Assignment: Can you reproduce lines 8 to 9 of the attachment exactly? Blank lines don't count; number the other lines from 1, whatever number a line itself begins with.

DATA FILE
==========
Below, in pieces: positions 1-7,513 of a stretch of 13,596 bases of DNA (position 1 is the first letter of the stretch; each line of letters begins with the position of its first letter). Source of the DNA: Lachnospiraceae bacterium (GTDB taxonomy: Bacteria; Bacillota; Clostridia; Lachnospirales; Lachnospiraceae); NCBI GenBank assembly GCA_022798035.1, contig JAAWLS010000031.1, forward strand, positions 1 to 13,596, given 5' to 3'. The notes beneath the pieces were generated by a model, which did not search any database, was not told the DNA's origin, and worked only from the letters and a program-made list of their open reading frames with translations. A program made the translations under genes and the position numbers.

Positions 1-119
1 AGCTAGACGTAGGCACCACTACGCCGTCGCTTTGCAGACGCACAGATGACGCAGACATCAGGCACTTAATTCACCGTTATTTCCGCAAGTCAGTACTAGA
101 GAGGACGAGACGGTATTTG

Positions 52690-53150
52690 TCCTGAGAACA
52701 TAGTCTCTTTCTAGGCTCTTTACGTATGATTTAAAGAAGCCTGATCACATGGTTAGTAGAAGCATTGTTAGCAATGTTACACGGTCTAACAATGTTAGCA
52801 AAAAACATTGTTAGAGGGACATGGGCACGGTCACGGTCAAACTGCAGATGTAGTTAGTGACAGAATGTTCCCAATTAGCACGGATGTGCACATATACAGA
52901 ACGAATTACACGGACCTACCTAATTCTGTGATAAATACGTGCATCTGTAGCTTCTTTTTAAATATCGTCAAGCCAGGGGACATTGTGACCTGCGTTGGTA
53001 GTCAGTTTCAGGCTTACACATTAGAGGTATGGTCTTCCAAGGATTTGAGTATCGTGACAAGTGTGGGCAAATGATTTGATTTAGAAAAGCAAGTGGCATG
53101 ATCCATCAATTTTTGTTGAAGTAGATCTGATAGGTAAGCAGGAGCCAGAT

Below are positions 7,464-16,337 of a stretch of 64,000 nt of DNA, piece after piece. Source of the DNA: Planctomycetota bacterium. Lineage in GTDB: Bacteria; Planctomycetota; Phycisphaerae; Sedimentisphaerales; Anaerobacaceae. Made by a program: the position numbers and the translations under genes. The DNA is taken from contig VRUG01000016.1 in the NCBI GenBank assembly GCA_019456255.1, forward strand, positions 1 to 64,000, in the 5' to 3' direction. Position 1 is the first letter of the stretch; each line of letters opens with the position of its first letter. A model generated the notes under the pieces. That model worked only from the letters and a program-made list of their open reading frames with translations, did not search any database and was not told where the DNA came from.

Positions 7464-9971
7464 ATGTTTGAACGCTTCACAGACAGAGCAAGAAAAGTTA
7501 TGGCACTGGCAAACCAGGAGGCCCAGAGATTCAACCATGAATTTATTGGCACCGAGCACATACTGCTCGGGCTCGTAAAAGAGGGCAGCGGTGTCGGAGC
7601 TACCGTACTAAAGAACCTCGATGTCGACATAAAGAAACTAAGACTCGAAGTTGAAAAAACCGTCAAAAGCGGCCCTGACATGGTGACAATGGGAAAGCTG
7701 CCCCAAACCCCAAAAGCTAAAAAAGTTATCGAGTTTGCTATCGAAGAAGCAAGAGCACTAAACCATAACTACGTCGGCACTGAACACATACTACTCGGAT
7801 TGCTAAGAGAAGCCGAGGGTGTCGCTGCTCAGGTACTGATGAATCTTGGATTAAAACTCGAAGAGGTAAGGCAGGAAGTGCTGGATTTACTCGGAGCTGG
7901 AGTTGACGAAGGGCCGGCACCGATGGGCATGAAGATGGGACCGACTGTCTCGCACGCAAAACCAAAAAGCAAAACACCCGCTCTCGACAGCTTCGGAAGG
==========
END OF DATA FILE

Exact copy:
52801 AAAAACATTGTTAGAGGGACATGGGCACGGTCACGGTCAAACTGCAGATGTAGTTAGTGACAGAATGTTCCCAATTAGCACGGATGTGCACATATACAGA
52901 ACGAATTACACGGACCTACCTAATTCTGTGATAAATACGTGCATCTGTAGCTTCTTTTTAAATATCGTCAAGCCAGGGGACATTGTGACCTGCGTTGGTA